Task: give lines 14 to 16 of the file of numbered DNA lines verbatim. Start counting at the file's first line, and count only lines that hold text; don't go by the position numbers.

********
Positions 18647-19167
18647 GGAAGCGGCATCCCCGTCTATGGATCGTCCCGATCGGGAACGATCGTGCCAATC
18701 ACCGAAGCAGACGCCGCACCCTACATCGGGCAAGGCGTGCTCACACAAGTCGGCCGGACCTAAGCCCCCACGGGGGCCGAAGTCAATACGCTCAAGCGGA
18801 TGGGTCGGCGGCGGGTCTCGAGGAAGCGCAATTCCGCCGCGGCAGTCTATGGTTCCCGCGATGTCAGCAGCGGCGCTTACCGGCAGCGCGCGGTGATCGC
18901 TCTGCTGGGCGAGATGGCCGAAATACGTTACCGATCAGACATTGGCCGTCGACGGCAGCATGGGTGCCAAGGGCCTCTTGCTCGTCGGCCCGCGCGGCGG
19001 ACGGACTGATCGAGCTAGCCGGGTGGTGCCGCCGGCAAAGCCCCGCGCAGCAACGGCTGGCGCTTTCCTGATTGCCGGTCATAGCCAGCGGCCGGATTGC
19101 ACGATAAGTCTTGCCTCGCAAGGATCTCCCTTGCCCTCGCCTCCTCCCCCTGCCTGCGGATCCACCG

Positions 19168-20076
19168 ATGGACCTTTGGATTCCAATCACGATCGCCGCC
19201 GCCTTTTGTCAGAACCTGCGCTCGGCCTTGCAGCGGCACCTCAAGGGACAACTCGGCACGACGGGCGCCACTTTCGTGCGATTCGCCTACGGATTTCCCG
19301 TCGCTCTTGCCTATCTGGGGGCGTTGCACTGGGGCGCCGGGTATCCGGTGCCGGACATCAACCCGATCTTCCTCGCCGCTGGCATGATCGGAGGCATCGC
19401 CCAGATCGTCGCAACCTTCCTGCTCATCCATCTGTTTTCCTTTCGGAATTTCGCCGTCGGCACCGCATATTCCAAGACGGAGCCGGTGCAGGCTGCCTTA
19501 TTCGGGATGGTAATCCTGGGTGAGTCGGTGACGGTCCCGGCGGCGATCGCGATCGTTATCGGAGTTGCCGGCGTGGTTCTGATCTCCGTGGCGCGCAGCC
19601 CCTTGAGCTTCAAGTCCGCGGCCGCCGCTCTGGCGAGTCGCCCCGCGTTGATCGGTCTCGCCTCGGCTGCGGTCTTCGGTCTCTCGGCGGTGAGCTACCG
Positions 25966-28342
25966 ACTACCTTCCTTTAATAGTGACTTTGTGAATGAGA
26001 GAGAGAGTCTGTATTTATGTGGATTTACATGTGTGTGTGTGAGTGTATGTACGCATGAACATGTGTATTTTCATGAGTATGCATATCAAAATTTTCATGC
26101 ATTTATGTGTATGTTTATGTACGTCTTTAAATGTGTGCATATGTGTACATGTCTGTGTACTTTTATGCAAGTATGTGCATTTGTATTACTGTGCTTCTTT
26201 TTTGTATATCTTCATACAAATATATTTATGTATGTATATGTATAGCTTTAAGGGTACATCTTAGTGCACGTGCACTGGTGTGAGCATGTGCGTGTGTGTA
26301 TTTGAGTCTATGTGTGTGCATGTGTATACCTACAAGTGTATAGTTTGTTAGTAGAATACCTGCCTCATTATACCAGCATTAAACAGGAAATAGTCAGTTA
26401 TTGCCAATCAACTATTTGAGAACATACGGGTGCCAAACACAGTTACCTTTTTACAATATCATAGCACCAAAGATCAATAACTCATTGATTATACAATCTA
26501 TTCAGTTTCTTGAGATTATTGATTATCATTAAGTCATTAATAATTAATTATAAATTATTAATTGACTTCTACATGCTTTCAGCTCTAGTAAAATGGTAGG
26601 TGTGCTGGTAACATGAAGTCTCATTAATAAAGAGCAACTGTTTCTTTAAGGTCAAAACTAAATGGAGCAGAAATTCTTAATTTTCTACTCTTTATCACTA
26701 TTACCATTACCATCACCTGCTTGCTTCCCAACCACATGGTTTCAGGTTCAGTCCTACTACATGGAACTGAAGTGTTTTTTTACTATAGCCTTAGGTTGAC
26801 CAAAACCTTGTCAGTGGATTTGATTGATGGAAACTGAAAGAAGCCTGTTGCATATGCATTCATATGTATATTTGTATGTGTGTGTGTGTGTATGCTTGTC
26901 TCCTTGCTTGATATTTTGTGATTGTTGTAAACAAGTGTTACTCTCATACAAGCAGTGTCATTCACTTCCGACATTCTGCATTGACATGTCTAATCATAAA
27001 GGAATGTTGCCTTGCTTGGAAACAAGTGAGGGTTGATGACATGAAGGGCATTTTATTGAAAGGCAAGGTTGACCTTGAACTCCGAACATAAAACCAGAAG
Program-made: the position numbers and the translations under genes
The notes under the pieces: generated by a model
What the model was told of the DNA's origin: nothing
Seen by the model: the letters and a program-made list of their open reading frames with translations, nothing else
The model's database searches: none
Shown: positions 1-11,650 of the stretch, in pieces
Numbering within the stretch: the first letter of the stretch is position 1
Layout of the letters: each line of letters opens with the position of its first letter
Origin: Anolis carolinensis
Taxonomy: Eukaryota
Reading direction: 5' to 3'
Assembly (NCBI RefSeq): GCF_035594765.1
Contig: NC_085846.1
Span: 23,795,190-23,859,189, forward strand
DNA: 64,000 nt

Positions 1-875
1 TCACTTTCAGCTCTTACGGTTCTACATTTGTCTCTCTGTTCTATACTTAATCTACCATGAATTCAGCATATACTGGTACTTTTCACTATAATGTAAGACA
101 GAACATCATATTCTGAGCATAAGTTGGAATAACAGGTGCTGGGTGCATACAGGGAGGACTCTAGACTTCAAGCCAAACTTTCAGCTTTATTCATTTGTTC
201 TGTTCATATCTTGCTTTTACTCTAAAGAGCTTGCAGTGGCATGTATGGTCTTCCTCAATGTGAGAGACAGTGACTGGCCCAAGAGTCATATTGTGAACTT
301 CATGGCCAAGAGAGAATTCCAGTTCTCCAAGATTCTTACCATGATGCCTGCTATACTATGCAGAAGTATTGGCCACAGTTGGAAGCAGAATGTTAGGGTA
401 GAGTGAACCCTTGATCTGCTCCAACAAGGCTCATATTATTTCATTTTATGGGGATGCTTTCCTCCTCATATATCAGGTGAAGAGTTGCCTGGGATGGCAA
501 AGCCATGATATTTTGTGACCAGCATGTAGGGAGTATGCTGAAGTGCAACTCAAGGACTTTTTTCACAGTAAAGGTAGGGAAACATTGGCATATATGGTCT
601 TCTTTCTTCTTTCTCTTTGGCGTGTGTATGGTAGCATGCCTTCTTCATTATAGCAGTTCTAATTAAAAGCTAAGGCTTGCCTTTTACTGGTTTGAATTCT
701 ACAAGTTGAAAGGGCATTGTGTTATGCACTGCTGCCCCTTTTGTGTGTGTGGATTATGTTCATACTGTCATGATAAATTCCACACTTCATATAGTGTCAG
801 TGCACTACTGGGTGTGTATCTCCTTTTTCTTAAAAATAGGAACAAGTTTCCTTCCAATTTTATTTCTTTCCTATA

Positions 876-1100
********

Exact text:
19601 CCTTGAGCTTCAAGTCCGCGGCCGCCGCTCTGGCGAGTCGCCCCGCGTTGATCGGTCTCGCCTCGGCTGCGGTCTTCGGTCTCTCGGCGGTGAGCTACCG
Positions 25966-28342
25966 ACTACCTTCCTTTAATAGTGACTTTGTGAATGAGA